I was also surprised with the admiration the cinematography received, it did not impact me whatsoever (and I am more so a visual that a sensual movie buff and love this kind of stuff). All in all, as Antonius Block, I am searching for answers, important ones. It bothers me a lot that I don't appreciate this movie, and I ask anyone to help me resolve my problem.

What am I missing? What don't I get? What should I know about "The Seventh Seal", its meaning, its importance, its making, its director...?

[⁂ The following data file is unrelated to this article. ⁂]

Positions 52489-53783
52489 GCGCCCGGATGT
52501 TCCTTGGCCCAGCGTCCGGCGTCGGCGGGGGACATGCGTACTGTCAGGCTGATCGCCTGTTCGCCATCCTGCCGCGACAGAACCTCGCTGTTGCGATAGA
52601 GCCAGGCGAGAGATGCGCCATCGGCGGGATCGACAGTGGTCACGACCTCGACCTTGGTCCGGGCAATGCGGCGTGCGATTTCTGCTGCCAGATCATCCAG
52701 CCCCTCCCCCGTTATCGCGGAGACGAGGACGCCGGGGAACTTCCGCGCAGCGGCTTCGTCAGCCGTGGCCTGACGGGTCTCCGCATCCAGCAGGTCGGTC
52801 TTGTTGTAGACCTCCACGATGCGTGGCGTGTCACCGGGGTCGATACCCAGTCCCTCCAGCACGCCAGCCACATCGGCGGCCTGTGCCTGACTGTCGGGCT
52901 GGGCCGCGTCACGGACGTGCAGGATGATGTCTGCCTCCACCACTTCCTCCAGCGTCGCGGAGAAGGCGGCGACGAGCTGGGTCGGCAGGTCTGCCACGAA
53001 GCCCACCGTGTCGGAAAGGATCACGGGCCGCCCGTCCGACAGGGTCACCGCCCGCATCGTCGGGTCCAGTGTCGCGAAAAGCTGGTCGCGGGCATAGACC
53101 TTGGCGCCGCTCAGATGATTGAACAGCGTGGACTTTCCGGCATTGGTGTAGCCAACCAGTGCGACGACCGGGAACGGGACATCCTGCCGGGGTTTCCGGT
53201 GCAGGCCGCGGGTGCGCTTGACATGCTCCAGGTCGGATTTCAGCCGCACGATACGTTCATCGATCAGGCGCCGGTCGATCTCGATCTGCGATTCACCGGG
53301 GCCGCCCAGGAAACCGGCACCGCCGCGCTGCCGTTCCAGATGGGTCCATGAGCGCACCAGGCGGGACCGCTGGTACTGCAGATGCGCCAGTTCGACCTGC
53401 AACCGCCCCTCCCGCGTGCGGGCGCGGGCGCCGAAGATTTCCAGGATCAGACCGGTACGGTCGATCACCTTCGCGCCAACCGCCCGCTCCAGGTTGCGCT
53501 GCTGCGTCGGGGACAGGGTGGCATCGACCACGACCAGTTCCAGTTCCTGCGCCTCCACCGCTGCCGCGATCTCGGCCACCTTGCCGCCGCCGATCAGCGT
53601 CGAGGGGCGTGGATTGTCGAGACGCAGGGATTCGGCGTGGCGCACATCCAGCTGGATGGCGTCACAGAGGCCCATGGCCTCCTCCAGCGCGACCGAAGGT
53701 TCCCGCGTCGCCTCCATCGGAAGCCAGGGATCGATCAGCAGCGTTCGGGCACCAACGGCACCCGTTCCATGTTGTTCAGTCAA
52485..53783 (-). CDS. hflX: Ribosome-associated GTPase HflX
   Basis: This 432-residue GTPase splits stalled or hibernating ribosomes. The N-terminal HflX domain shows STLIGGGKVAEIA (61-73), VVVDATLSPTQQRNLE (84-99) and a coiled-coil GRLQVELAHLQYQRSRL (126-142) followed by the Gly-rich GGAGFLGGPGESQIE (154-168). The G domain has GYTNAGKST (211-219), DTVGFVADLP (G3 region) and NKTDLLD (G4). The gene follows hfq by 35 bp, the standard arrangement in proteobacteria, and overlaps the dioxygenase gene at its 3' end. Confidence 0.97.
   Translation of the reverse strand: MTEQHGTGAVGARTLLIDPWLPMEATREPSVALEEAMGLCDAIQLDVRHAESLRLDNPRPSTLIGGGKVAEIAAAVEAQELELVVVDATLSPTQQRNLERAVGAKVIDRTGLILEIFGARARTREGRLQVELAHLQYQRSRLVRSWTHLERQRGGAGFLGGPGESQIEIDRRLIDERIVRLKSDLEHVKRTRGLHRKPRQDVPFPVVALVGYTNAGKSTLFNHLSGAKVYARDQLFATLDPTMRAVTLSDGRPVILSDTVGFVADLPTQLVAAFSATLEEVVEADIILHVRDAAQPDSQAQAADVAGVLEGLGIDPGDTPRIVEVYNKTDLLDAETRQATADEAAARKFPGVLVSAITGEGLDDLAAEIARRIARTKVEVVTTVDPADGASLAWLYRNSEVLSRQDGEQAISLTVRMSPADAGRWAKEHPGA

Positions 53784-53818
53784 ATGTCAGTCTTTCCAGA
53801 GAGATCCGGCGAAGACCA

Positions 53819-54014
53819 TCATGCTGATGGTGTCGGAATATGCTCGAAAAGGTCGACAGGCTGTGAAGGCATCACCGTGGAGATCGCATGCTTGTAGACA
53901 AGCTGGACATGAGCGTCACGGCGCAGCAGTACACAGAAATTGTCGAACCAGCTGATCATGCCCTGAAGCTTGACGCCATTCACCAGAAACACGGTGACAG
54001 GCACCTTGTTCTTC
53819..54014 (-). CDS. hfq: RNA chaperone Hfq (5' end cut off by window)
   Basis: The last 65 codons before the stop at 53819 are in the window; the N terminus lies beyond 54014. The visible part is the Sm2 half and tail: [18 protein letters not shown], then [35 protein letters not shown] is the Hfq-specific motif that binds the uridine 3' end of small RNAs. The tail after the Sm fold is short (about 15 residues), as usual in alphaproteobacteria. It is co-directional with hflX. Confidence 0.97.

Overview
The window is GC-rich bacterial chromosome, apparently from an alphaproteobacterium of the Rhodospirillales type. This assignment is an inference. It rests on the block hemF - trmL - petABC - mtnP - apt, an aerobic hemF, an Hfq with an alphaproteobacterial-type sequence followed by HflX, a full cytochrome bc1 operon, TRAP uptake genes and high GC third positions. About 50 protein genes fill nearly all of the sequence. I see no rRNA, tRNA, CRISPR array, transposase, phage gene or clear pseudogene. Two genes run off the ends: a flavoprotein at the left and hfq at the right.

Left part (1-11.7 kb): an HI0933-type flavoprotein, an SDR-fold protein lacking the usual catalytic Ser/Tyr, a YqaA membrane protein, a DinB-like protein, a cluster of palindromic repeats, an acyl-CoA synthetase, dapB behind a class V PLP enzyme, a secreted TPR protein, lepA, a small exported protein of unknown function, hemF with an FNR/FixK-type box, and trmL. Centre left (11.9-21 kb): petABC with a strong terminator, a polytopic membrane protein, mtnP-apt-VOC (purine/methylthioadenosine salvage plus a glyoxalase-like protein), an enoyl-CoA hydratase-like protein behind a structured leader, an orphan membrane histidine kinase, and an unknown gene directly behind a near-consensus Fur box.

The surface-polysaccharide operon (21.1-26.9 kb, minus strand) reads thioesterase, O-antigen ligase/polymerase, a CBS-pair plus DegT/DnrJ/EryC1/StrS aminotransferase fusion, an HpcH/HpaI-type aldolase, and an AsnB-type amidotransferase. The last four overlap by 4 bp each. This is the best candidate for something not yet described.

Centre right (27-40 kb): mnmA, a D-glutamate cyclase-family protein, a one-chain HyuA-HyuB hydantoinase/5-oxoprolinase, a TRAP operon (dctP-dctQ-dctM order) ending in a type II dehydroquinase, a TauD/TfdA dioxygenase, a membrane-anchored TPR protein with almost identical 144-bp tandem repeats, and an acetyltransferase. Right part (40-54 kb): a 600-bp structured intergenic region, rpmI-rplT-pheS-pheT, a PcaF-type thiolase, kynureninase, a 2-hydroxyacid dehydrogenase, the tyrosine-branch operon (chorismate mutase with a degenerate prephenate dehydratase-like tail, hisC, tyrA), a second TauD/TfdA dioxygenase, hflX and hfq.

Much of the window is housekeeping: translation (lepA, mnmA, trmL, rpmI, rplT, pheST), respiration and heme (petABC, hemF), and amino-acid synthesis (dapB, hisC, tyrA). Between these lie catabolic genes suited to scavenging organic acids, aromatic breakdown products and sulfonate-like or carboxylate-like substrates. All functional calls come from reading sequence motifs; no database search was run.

Thank you for your time
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Great, but far from Bergman's best
Bergmaniac4 June 2004